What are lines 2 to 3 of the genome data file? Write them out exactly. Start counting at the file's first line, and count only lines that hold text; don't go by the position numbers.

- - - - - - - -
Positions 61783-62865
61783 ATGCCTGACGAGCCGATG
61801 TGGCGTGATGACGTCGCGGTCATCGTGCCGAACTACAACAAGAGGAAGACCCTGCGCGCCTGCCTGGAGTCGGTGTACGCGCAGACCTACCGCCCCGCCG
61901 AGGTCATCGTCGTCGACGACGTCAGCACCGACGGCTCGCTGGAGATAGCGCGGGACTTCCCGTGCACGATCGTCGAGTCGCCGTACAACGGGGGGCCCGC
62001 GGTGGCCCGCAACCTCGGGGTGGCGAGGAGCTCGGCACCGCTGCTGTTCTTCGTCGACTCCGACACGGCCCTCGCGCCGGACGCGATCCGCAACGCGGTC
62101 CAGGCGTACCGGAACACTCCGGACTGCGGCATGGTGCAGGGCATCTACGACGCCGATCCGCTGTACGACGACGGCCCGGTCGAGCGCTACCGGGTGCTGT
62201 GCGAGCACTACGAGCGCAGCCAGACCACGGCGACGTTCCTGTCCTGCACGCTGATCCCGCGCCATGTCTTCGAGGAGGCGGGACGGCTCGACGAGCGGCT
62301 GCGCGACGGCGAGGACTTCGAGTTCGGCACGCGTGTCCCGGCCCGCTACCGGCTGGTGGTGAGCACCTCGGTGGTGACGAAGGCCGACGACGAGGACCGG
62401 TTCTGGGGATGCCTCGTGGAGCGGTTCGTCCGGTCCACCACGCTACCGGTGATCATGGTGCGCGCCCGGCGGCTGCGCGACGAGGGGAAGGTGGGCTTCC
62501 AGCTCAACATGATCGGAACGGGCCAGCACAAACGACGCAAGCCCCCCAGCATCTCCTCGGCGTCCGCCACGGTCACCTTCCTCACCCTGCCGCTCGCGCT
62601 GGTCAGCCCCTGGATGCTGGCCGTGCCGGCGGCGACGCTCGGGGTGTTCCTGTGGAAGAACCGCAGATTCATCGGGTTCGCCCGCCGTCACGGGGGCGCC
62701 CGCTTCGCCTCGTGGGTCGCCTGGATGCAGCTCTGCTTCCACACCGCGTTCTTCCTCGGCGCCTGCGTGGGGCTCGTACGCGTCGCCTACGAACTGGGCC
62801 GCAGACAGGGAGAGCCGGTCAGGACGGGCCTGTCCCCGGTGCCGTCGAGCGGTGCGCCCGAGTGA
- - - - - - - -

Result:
61783 ATGCCTGACGAGCCGATG
61801 TGGCGTGATGACGTCGCGGTCATCGTGCCGAACTACAACAAGAGGAAGACCCTGCGCGCCTGCCTGGAGTCGGTGTACGCGCAGACCTACCGCCCCGCCG